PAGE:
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ERIC Number: ED200125
Record Type: RIE
Publication Date: 1981-Feb
Pages: 76
Abstractor: N/A
Reference Count: 0
College Student Perceptions Four Year Follow-up: 1973-77, Characteristics of Freshmen Associated with Retention.
Coles, H. William, III
A four-year followup study of the freshman class of 1973 was conducted at the State University of New York at Buffalo to determine the relationships between student perceptions/characteristics of the incoming freshmen and their retention status. The College Student Perceptions survey, which was administered to incoming freshmen, dealt with such topics as educational experiences/expectations, major and career plans, interpersonal relationships, family, self-assessment, personal goals, and potentially disrupting family events. Information concerning high school class size and standing and grade point average was obtained from student records. A total of 1,666 full-time, regular admissions students completed the survey in 1973. Four years later, 976 students, or 59 percent of the sample were persisters; 599 students (36 percent) had left the university, either dropping out or transferring; and 91 students (5 percent) had stopped taking courses (or had taken two credit hours or less) for at least a semester, then returned on a more full-time basis and were currently enrolled. The responses of these three groups differed significantly for only 67 of 305 survey items and two of 47 free-response items. Those who stopped taking courses for a period were the least satisfied with their high school academic experiences and the least enthusiastic about attending college. Compared to persisters and dropouts/transfers, they rated themselves lower on such traits as dependability, self-discipline, and competitiveness (attributes frequently associated with degree completion). Additional findings are discussed. (SW)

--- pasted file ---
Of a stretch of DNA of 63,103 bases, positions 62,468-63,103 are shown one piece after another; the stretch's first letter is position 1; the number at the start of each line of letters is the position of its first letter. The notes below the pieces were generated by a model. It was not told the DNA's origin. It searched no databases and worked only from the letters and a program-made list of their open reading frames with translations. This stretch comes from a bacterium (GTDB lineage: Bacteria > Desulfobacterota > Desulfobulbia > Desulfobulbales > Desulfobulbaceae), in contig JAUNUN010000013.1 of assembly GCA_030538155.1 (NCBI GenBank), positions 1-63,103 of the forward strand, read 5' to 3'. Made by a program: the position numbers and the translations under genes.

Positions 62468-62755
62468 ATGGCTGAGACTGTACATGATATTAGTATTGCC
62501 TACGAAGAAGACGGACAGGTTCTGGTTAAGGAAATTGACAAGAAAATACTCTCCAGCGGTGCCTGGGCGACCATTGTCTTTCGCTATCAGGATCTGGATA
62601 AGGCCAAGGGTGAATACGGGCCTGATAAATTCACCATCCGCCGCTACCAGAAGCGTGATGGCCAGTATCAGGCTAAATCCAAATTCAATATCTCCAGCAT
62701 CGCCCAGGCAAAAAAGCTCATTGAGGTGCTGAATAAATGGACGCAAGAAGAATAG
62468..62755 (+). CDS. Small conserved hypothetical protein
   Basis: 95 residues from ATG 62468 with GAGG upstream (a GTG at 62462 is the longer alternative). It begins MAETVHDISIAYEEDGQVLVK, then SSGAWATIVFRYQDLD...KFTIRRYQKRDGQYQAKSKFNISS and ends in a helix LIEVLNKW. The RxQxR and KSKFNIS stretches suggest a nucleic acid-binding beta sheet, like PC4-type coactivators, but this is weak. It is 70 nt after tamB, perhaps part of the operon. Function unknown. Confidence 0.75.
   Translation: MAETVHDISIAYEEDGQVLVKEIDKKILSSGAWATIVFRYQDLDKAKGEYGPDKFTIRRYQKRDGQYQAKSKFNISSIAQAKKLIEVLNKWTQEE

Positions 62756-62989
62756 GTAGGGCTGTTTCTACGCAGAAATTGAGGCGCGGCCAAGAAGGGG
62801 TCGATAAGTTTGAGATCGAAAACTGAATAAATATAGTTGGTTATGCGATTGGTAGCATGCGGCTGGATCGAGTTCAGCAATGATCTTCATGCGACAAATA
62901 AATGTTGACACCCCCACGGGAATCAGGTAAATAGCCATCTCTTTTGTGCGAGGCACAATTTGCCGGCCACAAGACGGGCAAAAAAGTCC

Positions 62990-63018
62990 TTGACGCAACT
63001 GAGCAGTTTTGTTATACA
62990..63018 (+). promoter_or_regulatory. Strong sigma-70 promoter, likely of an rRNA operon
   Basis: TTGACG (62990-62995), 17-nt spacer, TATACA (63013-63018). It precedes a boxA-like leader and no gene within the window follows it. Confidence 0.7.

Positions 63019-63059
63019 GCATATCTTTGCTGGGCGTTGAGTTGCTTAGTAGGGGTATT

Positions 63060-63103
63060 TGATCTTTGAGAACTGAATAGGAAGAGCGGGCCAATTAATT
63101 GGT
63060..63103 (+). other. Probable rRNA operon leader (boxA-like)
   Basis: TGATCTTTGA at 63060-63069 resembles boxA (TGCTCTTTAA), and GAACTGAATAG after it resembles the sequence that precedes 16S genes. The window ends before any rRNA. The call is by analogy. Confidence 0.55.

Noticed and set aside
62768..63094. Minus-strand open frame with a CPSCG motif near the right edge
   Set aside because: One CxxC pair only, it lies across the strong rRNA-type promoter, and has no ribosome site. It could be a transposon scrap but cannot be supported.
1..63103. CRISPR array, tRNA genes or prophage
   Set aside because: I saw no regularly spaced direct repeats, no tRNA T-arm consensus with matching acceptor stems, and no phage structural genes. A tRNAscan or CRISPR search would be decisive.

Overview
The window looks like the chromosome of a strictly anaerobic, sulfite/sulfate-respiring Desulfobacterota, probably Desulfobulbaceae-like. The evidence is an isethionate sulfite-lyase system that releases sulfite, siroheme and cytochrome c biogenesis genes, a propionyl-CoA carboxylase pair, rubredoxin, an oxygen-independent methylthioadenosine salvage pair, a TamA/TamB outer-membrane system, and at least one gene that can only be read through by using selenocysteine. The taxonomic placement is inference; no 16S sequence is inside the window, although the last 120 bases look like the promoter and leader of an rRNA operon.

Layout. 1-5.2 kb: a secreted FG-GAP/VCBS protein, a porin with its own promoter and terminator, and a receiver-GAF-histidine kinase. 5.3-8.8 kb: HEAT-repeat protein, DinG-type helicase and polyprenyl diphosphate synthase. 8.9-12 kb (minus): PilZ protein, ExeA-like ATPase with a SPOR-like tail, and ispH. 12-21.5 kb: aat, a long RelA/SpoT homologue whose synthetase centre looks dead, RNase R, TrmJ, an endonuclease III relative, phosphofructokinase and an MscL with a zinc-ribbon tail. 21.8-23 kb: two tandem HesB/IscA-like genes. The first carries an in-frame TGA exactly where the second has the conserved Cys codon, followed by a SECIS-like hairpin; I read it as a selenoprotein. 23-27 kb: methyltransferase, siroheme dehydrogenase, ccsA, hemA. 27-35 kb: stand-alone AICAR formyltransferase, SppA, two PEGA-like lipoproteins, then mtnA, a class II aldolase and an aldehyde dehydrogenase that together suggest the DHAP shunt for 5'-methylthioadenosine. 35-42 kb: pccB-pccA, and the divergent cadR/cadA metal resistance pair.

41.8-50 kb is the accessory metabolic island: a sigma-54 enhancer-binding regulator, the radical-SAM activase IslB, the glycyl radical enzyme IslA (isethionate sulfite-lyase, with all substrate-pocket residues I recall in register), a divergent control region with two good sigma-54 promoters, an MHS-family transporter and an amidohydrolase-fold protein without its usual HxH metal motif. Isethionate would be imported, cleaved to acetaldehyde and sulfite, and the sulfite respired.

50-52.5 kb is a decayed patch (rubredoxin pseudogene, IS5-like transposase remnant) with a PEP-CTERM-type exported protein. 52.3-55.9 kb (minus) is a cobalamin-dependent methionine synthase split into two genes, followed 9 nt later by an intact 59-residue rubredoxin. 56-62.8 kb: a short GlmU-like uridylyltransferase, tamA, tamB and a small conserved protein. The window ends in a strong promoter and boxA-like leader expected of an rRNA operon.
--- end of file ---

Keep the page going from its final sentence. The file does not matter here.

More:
Student Testing and Research Office, Division of Student Affairs, State University of New York, Buffalo, NY 14214.
Publication Type: Reports - Research
Education Level: N/A
Audience: N/A
Language: English
Sponsor: N/A
Authoring Institution: State Univ. of New York, Buffalo. Student Testing and Research Office.
Identifiers: State University of New York Buffalo; Stopouts